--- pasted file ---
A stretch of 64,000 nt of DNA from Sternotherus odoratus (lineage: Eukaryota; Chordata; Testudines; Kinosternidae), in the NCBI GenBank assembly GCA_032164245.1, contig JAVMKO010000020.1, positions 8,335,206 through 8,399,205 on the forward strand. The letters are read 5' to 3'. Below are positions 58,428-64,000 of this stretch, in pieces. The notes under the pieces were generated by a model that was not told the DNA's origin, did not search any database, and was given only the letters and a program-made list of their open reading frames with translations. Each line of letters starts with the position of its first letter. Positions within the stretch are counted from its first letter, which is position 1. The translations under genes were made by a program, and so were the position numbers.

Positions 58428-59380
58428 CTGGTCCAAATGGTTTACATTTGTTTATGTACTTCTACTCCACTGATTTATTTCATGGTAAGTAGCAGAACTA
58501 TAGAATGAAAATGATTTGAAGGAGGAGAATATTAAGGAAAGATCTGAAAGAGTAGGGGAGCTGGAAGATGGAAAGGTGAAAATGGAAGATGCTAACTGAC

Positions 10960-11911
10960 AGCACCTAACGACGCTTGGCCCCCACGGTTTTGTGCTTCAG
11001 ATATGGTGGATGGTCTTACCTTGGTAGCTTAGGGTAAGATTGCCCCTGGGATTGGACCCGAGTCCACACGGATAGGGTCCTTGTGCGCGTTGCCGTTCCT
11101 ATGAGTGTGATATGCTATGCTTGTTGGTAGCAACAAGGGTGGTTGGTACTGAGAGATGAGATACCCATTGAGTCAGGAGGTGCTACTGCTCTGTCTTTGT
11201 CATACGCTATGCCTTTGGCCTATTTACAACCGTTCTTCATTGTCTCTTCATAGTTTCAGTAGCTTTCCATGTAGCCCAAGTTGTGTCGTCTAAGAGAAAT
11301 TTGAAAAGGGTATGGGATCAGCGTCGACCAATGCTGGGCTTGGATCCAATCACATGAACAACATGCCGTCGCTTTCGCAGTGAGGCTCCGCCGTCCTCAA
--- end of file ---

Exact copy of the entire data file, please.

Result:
A stretch of 64,000 nt of DNA from Sternotherus odoratus (lineage: Eukaryota; Chordata; Testudines; Kinosternidae), in the NCBI GenBank assembly GCA_032164245.1, contig JAVMKO010000020.1, positions 8,335,206 through 8,399,205 on the forward strand. The letters are read 5' to 3'. Below are positions 58,428-64,000 of this stretch, in pieces. The notes under the pieces were generated by a model that was not told the DNA's origin, did not search any database, and was given only the letters and a program-made list of their open reading frames with translations. Each line of letters starts with the position of its first letter. Positions within the stretch are counted from its first letter, which is position 1. The translations under genes were made by a program, and so were the position numbers.

Positions 58428-59380
58428 CTGGTCCAAATGGTTTACATTTGTTTATGTACTTCTACTCCACTGATTTATTTCATGGTAAGTAGCAGAACTA
58501 TAGAATGAAAATGATTTGAAGGAGGAGAATATTAAGGAAAGATCTGAAAGAGTAGGGGAGCTGGAAGATGGAAAGGTGAAAATGGAAGATGCTAACTGAC

Positions 10960-11911
10960 AGCACCTAACGACGCTTGGCCCCCACGGTTTTGTGCTTCAG
11001 ATATGGTGGATGGTCTTACCTTGGTAGCTTAGGGTAAGATTGCCCCTGGGATTGGACCCGAGTCCACACGGATAGGGTCCTTGTGCGCGTTGCCGTTCCT
11101 ATGAGTGTGATATGCTATGCTTGTTGGTAGCAACAAGGGTGGTTGGTACTGAGAGATGAGATACCCATTGAGTCAGGAGGTGCTACTGCTCTGTCTTTGT
11201 CATACGCTATGCCTTTGGCCTATTTACAACCGTTCTTCATTGTCTCTTCATAGTTTCAGTAGCTTTCCATGTAGCCCAAGTTGTGTCGTCTAAGAGAAAT
11301 TTGAAAAGGGTATGGGATCAGCGTCGACCAATGCTGGGCTTGGATCCAATCACATGAACAACATGCCGTCGCTTTCGCAGTGAGGCTCCGCCGTCCTCAA